2. Larsen says:

    The bill that really sticks in my craw is Jackson Miller’s HB2937 which, if passed, will put the onus on our overworked nonprofits and charities to determine if those they are serving are undocumented or not. If they do end up serving undocumented needy folks, then they’ll have their state funding cut off.

    http://www.richmondsunlight.com/bill/2007/hb2937/

  3. cook says:

    finnegan, you’re right about FAIR. Referencing FAIR for objective facts about immigration is like citing NARAL on abortion. It will be interesting to see the results of Saxman’s study, but on an issue this broad you can make the numbers say whatever you want them to say. For starters, the beginning number – the number of undocumented immigrants in virginia – is a guess. Who are they? We don’t know. Where are they working? We don’t know. What do they contribute? We don’t know. Any study will have to guess at these figures, and the guesses will govern the outcome of the study.

  4. doubletree dan says:

    Recently large demonstrations have taken place across the country protesting the fact that Congress is finally addressing the issue of illegal immigration.

    Certain people are angry that the US might protect its own borders, might make it harder to sneak into this country and, once here, to stay indefinitely.

    Let me see if I correctly understand the thinking behind these protests.

    Let’s say I break into your house.

    Let’s say that when you discover me in your house, you insist that I leave. But I say, “I’ve made all the beds and washed the dishes and did the laundry and swept the floors.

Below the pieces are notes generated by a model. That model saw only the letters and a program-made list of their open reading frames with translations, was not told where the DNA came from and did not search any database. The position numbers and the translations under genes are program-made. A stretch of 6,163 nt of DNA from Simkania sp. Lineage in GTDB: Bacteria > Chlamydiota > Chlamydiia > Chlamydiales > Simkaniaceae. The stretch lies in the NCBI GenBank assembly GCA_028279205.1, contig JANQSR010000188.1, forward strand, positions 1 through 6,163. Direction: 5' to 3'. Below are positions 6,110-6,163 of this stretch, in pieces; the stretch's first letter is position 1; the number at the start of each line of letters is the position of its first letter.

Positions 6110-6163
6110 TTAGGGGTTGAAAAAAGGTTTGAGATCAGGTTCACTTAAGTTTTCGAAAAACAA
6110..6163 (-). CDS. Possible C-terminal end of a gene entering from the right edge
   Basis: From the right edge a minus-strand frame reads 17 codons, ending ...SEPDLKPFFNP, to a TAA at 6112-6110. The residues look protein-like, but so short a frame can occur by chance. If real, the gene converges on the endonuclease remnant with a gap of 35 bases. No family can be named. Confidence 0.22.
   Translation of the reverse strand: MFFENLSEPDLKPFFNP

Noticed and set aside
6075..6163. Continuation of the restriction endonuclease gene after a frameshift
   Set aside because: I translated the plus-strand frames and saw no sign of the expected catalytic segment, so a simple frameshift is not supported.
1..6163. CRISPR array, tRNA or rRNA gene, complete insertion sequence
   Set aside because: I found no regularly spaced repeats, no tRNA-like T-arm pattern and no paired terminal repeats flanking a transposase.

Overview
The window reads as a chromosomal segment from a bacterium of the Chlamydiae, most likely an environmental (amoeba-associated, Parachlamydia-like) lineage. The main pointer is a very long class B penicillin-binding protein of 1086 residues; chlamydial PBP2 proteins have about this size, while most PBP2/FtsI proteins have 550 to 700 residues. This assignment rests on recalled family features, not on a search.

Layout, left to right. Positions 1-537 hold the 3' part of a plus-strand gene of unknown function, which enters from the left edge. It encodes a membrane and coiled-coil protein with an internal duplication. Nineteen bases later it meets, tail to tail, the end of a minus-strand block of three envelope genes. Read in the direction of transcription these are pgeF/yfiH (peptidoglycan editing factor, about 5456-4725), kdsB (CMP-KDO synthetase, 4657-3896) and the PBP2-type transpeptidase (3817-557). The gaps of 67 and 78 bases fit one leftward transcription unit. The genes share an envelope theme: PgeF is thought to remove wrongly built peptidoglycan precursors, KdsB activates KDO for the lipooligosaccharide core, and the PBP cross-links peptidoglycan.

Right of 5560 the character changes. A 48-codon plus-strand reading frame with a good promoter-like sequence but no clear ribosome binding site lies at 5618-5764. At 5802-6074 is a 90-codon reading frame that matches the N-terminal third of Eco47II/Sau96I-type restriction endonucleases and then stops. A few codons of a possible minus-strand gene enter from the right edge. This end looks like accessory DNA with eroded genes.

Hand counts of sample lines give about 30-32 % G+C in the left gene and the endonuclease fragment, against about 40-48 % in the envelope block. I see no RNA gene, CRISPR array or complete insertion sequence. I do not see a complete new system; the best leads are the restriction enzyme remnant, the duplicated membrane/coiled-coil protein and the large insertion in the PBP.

I’ve done all the things you don’t like to do.

    I’m hard-working and honest (except for when I broke into your house).
    According to the protesters:

    * You are required to let me stay in your house

    * You are required to add me to your family’s insurance plan.

    * You are required to educate my kids.

    * You are required to provide other benefits to me and to my family.

    * (My husband will do all of your yard work because he is also hard-working and honest, except for that breaking in part).

    * If you try to call the police or force me out, I will call my friends who will picket your house carrying signs that proclaim my RIGHT to be there.

    * It’s only fair, after all, because you have a nicer house than I
    do, and I’m just trying to better myself.

    * I’m a hard-working and honest, person, except for well, you know, I did break into your house. And what a deal it is for me!!!

    * I live in your house, contributing only a fraction of the cost of my keep, and there is nothing you can do about it without being accused of cold, uncaring, selfish, prejudiced, and bigoted behavior.

    * Oh yeah, I DEMAND that you to learn MY LANGUAGE so you can communicate with me.

    * Why can’t people see how ridiculous this is? Only in America . If you agree, pass it on (in English). Share it if you see the value of it.

    * If not blow it off……… along with your future Social Security funds, and a lot of other things.

  5. David Troyer says:

    Only in America? You’re exactly right!

    It is estimated that 700,000 iraqi refugees have entered syria since the U.S. showed up. Good thing the syrians will deal with ’em so we don’t have to let them into our house.

    I bet the DNR would be ecstatic to use this as a guest editorial column.